California tour bus crash kills at least 1, injures dozens

Authorities in northern California say a tour bus that had already crashed once Sunday drifted off a freeway and overturned, killing at least one person and injuring 30 others.

California Highway Patrol Officer Jeff Borgen told the Associated Press that the bus was traveling from Los Angeles to Pasco, Wash. when the accident occurred approximately 100 miles south of the Oregon border at around 7:30 a.m. local time. The bus rolled over and came to rest upside-down on a frontage road.

Authorities did not immediately identify the passenger who died in the crash, but said that he was a 33-year-old man from Parlier, Calif. Two dozen others from the bus were taken to hospitals. Most had minor injuries and were treated and released.

Earlier in the same trip and about 50 miles to the south, the bus had struck a Denny's restaurant in Red Bluff, Borgen said. No one was injured in that crash.

Three of the injured patients were in critical condition, including one who was flown by helicopter to Mercy Medical Center in Mount Shasta with severe head injuries, hospital spokeswoman Joyce Zwanziger told the Sacramento Bee.

Three people were in serious condition at the same hospital's Redding location, where most of the patients were taken, spokeswoman Heather Nichols said.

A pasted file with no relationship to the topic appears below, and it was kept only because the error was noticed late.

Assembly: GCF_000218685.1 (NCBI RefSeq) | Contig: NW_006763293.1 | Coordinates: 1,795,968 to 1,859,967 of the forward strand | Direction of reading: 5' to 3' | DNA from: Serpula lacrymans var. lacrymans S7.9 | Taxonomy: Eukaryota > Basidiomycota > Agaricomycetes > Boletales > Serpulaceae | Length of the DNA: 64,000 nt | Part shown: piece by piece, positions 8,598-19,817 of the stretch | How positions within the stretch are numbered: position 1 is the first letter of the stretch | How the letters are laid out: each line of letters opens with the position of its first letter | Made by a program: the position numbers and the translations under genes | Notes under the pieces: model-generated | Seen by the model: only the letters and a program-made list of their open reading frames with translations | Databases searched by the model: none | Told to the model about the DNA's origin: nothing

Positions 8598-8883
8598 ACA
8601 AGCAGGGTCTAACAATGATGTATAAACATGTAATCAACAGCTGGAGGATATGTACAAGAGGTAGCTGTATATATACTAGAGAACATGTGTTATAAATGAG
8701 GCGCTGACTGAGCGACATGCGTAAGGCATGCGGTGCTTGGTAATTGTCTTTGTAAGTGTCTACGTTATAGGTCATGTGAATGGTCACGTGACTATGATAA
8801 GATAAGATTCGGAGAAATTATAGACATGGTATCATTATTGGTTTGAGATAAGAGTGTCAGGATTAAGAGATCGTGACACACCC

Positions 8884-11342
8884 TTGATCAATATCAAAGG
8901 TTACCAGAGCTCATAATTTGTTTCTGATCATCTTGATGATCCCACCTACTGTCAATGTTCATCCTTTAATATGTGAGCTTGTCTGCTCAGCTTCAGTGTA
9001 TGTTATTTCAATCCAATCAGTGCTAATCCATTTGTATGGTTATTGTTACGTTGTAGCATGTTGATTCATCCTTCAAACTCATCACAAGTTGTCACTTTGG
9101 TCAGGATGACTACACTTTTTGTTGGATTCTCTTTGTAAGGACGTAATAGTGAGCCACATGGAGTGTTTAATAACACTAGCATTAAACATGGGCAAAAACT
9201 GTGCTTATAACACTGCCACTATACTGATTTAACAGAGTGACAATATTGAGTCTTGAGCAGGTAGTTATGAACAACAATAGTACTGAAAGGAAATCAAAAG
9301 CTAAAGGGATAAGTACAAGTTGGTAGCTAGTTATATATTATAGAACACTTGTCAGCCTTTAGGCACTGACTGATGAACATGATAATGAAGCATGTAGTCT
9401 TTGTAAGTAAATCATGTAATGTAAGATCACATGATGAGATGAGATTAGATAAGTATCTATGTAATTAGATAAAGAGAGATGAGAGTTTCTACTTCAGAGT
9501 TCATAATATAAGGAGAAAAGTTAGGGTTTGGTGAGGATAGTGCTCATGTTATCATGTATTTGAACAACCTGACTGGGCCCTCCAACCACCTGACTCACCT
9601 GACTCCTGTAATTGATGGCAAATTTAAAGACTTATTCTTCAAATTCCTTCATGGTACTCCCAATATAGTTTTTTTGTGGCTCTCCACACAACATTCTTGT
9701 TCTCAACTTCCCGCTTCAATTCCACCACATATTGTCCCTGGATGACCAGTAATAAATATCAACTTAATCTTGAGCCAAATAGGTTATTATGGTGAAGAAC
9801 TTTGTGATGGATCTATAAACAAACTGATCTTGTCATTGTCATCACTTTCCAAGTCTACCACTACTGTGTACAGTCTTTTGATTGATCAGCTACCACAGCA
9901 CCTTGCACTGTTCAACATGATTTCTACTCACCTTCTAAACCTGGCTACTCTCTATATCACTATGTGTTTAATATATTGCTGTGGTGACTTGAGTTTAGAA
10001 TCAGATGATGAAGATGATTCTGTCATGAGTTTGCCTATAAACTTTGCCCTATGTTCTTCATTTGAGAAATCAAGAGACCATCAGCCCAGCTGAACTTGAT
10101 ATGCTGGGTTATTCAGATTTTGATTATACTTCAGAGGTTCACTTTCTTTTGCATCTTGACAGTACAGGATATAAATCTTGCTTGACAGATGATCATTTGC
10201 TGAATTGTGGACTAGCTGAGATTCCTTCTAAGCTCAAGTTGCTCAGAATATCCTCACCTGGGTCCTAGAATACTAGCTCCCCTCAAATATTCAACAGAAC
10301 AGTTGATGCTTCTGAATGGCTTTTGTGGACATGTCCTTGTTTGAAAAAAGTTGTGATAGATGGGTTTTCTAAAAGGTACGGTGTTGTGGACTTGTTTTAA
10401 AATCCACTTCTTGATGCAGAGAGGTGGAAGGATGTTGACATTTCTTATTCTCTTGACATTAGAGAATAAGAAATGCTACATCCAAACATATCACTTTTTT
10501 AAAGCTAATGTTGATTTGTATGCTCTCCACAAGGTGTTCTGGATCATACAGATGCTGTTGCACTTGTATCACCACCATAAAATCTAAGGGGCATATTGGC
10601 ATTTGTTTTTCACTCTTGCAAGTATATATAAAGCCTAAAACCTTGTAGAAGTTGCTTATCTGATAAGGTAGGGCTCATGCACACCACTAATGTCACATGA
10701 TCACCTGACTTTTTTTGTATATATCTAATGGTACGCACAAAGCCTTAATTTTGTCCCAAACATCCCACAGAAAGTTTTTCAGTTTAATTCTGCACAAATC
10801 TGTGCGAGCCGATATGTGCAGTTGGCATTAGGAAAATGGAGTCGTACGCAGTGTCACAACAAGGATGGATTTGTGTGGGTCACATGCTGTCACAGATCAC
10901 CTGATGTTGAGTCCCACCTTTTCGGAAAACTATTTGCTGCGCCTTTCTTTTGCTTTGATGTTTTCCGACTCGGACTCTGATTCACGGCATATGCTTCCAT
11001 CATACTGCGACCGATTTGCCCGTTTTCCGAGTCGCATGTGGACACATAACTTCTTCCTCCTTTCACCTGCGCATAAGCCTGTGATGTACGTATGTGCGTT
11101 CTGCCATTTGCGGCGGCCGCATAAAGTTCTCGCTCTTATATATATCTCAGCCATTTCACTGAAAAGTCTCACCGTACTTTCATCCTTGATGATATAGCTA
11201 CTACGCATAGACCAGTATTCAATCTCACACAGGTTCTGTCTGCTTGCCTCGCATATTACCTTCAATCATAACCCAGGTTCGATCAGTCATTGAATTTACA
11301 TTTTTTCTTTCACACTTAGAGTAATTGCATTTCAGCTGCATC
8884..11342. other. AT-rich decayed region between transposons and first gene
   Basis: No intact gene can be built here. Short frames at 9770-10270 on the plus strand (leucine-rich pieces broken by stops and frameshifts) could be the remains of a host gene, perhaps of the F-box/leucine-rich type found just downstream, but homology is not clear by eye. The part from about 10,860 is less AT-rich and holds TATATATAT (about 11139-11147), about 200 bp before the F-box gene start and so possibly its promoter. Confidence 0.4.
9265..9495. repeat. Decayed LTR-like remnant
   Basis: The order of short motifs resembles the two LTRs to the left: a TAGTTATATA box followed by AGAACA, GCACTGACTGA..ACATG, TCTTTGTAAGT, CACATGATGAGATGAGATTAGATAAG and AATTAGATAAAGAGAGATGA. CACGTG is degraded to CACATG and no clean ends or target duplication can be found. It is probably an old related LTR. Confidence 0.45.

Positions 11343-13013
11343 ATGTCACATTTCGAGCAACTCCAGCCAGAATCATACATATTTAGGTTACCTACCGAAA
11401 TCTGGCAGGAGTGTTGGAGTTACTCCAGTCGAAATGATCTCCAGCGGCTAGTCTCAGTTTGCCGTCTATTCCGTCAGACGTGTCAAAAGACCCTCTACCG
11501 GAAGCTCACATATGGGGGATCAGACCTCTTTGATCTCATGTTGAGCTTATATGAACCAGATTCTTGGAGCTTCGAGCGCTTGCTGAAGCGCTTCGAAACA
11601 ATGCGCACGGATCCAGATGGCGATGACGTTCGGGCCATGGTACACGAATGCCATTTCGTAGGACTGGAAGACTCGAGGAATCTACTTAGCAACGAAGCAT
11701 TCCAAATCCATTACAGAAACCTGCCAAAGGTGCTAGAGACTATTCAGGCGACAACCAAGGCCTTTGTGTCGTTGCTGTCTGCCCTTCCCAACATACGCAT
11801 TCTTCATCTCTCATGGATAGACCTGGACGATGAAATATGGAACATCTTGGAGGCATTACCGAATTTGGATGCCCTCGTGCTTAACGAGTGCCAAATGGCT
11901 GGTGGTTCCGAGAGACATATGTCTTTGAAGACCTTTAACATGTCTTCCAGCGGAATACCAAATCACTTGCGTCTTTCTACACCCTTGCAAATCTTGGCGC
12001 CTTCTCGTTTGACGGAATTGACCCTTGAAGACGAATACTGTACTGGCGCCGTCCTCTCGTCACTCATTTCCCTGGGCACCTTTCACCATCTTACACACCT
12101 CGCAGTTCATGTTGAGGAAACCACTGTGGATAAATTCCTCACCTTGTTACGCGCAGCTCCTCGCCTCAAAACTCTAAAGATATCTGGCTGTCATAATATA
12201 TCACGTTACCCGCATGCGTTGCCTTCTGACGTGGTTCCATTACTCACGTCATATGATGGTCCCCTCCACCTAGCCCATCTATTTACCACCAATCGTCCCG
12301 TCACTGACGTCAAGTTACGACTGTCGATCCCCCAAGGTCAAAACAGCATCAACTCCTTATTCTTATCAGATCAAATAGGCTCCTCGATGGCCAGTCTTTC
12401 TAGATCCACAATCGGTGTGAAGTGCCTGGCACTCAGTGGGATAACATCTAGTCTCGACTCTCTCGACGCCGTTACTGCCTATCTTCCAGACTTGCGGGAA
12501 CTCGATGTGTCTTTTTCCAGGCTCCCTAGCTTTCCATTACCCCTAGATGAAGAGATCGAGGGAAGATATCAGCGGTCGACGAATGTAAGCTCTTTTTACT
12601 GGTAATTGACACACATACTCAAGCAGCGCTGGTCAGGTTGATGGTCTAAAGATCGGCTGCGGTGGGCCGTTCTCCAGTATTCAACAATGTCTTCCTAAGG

"We drill for this kind of thing," Nichols told the Redding Record-Searchlight.

The bus, a 1996 Vanhool, was driven by Jose Victor Garcilazo, 67, of Los Angeles.

Investigators said evidence at both crash sites show that driver fatigue may have been a factor. They did not say whether drugs or alcohol may have been involved or whether any citations or charges were planned.

It wasn't clear how much damage was done in the initial crash or why the bus continued on its trip. Red Bluff police, who investigated the first crash, had no additional information on it Sunday night.

The bus operator, Yellow Arrow LLC, is based in Othello, Washington. It has a current license and before Sunday had no reported accidents in the past two years, according to federal records.

No one answered several calls from The Associated Press to a telephone number for the company that was listed in the records.

The hospital was working with the Salvation Army and the Red Cross to assist patients who had been released, many of whom were staying at a hospitality house run by the medical center.

"We're just keeping them safe and comfortable," Nichols said.

The Associated Press contributed to this report.